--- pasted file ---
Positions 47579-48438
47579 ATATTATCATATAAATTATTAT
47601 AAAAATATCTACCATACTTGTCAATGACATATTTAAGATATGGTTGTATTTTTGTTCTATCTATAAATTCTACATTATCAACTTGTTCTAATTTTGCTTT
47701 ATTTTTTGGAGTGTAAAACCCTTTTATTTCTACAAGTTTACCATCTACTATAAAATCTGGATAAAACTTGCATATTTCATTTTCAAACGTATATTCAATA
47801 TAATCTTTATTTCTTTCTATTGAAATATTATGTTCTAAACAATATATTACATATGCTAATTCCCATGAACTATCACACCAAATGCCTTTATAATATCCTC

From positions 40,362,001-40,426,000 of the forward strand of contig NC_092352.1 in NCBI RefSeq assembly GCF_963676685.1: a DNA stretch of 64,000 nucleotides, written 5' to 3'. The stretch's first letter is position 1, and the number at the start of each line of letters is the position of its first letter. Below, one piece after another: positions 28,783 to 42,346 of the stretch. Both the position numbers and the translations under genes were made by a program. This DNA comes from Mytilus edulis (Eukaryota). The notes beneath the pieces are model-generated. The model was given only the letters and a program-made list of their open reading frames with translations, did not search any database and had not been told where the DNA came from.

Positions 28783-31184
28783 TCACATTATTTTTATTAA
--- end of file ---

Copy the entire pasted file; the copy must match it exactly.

Positions 47579-48438
47579 ATATTATCATATAAATTATTAT
47601 AAAAATATCTACCATACTTGTCAATGACATATTTAAGATATGGTTGTATTTTTGTTCTATCTATAAATTCTACATTATCAACTTGTTCTAATTTTGCTTT
47701 ATTTTTTGGAGTGTAAAACCCTTTTATTTCTACAAGTTTACCATCTACTATAAAATCTGGATAAAACTTGCATATTTCATTTTCAAACGTATATTCAATA
47801 TAATCTTTATTTCTTTCTATTGAAATATTATGTTCTAAACAATATATTACATATGCTAATTCCCATGAACTATCACACCAAATGCCTTTATAATATCCTC

From positions 40,362,001-40,426,000 of the forward strand of contig NC_092352.1 in NCBI RefSeq assembly GCF_963676685.1: a DNA stretch of 64,000 nucleotides, written 5' to 3'. The stretch's first letter is position 1, and the number at the start of each line of letters is the position of its first letter. Below, one piece after another: positions 28,783 to 42,346 of the stretch. Both the position numbers and the translations under genes were made by a program. This DNA comes from Mytilus edulis (Eukaryota). The notes beneath the pieces are model-generated. The model was given only the letters and a program-made list of their open reading frames with translations, did not search any database and had not been told where the DNA came from.

Positions 28783-31184
28783 TCACATTATTTTTATTAA